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He Already Had Night of Horror : Raiders: McCallum hopes to play again after season-ending knee injury. He returned to Coliseum on Sunday.


This television picture needed no replays. Anybody who saw it will never forget it.

What began as a televised football game turned into a horror movie.

L.A. Raiders, San Francisco 49ers, Candlestick Park. "Monday Night Football" season opener. Big game. Big show. Big national audience.

In the third quarter, Raider quarterback Jeff Hostetler handed off to Napoleon McCallum, who ran up the middle for a yard before he was stopped by linebacker Ken Norton Jr.

Routine play. McCallum had done it hundreds of times in a football career that stretched back to the early 1980s at the Naval Academy.

But when McCallum failed to get up, and Hostetler rushed over to help, and Norton remained underneath the Raider back to prevent further movement, it quickly became evident that this was anything but routine.

The replays showed McCallum planting his left leg, then getting pulled down in one direction with his leg pointing in another, stretched and strained and misshapen as if it were made of rubber. McCallum wasn't in pain; he couldn't feel the leg.

"I just thought of it like a broken leg," he recalled. "Something was wrong down there. I didn't look."

But he heard Hostetler say, "Don't move. Don't move. Are you all right, Nap? Are you all right?"

And he heard others in the background saying things like, "Oh my gosh! Don't move, Ken, don't move."

On TV, the announcers were warning the public before showing the stomach-turning replays.

Because he wasn't in any pain, McCallum couldn't understand all the commotion.

"Oh, is it that bad?" he asked himself. "What is going on here?"

What was going on was the worst football injury Clarence Shields, McCallum's physician, had seen in 22 years of medical practice. Shields said it was the kind of injury one might see in a car accident.

"Or on a pedestrian hit by a car," he added.

McCallum had ruptured an artery in the leg, stretched a nerve, dislocated his kneecap, damaged a calf muscle and his hamstring, torn parts of three of four ligaments and developed a blood clot.

He was taken into surgery so fast that, when the anesthesia wore off, he found grass from Candlestick Park still on his back.

"They didn't even give me a bath before they did the surgery," McCallum said.

And for good reason.

"He could have lost the leg if he had not had medical treatment for four or five hours," Shields said. "He had no circulation in the leg."

Actually, McCallum had surgery twice. In the first operation, a bypass was done, the injured artery was replaced with a vein from the opposite leg and the blood clot was cleared up. Ten days later, McCallum had reconstructive surgery on the ligaments and repairs to the calf muscle and the hamstring.

He isn't done yet. There will be a third operation, probably in January, at which time tendons, including one from a cadaver, will be used to finish repairing the ligaments.

The surgery was difficult, but two of the most traumatic stages of McCallum's recovery have been his viewing of the replay and his return to the Coliseum to watch the Raiders play.

McCallum first saw the replay while he was still in the hospital.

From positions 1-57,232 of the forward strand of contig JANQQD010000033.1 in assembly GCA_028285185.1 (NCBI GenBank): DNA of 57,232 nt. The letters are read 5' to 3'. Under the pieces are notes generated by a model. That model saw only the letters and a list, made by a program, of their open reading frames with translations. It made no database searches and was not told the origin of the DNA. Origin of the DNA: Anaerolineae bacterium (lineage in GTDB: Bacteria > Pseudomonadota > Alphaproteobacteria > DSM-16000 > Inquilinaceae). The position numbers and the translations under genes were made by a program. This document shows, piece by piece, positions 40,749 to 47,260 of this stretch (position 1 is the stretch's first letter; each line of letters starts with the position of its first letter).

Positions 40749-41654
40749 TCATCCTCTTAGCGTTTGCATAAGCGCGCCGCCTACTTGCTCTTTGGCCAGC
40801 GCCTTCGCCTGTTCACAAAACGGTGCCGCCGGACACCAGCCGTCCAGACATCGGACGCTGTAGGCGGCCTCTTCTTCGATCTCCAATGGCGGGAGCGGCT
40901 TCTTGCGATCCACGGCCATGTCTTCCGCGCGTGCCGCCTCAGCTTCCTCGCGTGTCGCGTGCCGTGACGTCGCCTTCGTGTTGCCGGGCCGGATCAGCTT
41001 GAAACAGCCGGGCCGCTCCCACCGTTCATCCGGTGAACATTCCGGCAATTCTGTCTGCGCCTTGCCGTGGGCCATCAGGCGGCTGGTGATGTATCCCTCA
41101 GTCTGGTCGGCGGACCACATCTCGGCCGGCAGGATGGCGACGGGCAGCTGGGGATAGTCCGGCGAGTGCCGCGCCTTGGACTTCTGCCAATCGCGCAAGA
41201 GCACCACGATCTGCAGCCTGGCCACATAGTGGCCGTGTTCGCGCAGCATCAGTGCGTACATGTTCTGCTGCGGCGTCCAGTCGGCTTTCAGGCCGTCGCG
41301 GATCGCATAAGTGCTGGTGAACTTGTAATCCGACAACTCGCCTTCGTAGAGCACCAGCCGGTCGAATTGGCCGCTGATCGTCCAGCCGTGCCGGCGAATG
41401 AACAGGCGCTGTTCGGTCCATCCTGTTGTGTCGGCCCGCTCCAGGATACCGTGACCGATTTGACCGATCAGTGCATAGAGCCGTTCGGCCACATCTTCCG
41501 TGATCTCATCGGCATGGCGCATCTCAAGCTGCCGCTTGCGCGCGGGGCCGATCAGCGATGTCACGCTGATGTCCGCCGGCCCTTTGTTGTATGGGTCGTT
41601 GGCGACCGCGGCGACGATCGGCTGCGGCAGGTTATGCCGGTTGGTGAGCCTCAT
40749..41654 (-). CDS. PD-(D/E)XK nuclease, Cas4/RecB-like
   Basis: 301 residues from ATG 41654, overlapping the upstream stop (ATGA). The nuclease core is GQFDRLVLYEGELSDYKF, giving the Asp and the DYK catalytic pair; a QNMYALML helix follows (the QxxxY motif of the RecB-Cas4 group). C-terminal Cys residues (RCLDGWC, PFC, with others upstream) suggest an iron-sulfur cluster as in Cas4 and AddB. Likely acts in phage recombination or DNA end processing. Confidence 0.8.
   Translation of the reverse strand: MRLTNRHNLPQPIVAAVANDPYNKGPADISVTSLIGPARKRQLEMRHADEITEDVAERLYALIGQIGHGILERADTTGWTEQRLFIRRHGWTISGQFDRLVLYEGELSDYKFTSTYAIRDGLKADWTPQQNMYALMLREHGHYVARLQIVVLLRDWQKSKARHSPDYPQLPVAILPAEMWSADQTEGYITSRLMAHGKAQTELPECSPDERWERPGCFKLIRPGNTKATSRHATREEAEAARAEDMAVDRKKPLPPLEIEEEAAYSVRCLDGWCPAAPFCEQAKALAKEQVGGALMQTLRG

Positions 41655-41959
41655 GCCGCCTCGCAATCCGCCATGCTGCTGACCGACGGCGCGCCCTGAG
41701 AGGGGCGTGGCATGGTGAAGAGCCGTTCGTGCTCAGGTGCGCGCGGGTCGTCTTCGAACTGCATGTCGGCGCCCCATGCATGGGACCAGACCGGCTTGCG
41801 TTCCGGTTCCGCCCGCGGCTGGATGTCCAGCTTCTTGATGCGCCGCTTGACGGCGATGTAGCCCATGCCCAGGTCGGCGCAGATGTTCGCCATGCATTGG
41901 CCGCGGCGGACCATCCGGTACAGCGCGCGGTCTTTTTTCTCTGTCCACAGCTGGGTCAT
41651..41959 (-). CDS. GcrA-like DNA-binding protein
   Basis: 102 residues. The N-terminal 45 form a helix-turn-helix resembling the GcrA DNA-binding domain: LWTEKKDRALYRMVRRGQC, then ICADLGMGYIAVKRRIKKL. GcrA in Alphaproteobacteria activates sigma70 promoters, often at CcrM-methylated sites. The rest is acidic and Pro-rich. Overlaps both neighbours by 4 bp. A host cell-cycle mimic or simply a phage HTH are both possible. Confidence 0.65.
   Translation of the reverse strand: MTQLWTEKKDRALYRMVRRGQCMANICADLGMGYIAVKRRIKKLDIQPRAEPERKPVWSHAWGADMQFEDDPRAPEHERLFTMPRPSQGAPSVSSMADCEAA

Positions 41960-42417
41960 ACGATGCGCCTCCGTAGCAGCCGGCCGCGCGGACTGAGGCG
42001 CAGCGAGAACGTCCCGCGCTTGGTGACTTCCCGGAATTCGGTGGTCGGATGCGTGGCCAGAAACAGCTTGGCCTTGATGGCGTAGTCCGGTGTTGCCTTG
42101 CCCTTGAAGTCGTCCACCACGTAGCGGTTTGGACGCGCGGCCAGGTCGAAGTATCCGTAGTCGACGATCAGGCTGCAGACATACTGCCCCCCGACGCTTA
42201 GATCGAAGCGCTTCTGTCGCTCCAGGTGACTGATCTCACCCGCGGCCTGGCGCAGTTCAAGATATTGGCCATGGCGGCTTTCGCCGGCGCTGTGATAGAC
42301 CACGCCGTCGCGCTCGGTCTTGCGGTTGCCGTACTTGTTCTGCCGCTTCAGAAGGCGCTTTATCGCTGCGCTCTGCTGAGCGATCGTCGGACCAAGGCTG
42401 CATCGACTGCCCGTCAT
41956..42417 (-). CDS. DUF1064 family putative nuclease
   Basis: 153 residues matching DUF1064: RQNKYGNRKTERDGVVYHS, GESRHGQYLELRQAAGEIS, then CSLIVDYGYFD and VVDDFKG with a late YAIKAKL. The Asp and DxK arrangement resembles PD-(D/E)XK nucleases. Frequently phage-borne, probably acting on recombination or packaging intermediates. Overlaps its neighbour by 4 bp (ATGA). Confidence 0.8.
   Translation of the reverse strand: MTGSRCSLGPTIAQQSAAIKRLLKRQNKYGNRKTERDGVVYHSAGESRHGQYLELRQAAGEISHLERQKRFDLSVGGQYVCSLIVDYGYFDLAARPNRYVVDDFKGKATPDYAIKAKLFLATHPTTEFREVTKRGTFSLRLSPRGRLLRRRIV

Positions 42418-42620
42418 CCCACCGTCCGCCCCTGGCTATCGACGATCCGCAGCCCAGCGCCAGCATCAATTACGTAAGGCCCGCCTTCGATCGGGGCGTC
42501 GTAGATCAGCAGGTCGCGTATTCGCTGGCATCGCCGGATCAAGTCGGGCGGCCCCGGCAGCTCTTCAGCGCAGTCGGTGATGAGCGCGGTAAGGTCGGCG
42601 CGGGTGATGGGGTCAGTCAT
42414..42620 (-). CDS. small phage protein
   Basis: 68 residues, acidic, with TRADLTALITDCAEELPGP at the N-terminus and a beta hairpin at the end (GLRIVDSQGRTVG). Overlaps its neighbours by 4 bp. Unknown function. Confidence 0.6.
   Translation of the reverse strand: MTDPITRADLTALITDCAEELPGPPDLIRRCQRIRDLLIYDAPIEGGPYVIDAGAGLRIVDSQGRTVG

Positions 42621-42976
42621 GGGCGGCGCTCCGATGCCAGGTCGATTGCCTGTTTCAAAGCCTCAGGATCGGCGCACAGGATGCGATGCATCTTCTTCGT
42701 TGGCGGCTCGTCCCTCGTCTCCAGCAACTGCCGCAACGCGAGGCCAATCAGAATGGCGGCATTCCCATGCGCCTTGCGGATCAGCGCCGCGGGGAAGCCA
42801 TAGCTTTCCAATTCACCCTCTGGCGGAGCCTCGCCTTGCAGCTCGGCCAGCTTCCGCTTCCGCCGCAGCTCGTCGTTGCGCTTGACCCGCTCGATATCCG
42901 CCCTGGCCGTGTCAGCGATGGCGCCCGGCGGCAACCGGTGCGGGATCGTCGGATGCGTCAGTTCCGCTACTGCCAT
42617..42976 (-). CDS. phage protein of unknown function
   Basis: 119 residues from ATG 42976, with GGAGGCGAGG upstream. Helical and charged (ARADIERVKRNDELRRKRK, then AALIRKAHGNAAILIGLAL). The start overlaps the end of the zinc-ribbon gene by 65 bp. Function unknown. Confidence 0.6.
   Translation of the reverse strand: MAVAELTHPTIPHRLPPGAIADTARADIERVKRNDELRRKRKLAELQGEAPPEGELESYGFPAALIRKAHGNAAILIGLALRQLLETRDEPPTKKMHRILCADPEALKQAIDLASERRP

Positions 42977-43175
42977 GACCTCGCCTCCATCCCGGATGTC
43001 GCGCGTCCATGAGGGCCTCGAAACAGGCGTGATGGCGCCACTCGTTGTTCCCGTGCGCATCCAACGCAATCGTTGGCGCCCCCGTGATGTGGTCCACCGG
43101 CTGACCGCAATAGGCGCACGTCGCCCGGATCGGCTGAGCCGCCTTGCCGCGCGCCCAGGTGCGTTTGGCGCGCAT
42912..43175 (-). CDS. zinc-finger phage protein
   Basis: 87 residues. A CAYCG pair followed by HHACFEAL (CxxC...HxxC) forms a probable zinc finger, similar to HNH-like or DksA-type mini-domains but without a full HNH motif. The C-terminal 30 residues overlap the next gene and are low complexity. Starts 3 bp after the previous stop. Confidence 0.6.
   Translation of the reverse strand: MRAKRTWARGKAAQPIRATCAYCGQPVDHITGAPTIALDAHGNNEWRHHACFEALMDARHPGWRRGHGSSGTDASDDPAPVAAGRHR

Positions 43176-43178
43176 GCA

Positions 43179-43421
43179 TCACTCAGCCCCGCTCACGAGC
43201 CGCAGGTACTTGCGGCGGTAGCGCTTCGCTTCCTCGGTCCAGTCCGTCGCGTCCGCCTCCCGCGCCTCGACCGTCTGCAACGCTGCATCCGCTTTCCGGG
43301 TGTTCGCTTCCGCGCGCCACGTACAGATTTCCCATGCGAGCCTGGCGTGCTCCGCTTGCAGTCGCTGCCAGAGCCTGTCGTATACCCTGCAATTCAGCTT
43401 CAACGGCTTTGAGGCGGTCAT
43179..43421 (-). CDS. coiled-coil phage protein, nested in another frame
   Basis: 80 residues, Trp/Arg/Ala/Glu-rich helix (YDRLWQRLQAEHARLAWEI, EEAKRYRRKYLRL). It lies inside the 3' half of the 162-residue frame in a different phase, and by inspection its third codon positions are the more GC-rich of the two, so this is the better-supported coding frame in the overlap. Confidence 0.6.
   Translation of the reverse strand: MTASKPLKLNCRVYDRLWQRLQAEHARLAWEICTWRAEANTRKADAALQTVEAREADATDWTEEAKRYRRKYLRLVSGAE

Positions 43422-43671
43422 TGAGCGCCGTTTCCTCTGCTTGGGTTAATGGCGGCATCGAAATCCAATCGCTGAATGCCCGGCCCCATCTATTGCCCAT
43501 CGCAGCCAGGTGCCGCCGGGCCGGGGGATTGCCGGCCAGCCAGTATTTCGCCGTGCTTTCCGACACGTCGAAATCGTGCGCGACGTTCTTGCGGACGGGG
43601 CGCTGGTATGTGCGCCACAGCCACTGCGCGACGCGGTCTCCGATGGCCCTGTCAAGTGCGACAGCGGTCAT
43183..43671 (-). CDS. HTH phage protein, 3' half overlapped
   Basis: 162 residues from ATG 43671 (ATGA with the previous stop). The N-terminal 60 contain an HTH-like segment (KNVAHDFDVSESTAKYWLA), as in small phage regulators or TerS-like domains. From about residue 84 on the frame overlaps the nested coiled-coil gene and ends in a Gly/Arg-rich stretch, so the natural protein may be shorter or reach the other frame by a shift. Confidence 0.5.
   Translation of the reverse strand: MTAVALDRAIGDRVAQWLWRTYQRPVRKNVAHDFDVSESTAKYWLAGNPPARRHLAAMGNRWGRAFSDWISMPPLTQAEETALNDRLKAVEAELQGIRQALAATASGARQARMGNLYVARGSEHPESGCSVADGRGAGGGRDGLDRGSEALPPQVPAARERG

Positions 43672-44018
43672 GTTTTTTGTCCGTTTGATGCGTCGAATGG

"Back then, I could handle it a lot better than I can now," he said. "I've seen it four times. The still pictures are the worst. . . . It's something I just wanted to see. I can't see how anyone could get hurt like that and not see it at least one time.

"I was never concerned about knee injuries. This was wild. It wasn't even a vicious tackle. It's the (pile-ups). When I went to the game (last Sunday), every time I saw a pile, I just cringed."

Eight weeks have passed since that frightful night, eight weeks of agony, of pain, of rehabilitation and determination. McCallum is a regular visitor to the Raiders' El Segundo training headquarters, where he does part of his rehab work. He walks with a limp and still has no feeling on the top of his left foot.

But McCallum, a deeply religious man, has positive feelings about the tragic incident.

"I'm real thankful," he said. "It could have been a worse injury, even though a lot of people cringed. That spinal injury, where you snap your neck and are paralyzed, thank God it wasn't something like that. This injury, I'm working out every day. I can ride the bike. It just gets better every day."

Considering where McCallum started, lying helpless on the Candlestick grass, his progress has been surprising, even to Shields.

"He's an amazing athlete," the doctor said. "He's tremendously motivated with a great work ethic."

But McCallum doesn't want merely to walk normally again. He wants to run--on a football field.

"At the beginning, I was just recuperating," McCallum said. "I'm still recuperating, but every once in a while, people throw out that (playing again). Now, I'm listening to it a little more than I did before. Even though they say it's crazy, I don't want to go out with an injury. If I play again, it'll only be for one year to get back on that horse and ride around."

Is it a realistic possibility for McCallum to think about playing again, or is it merely a mind game to motivate him in rehab?

"It's a possibility. It's definitely a possibility," said Shields, who believes the key is the return of full feeling in the damaged nerve. "The amount of damage is the most anyone could sustain in one knee. But if anybody can (come back), he can."

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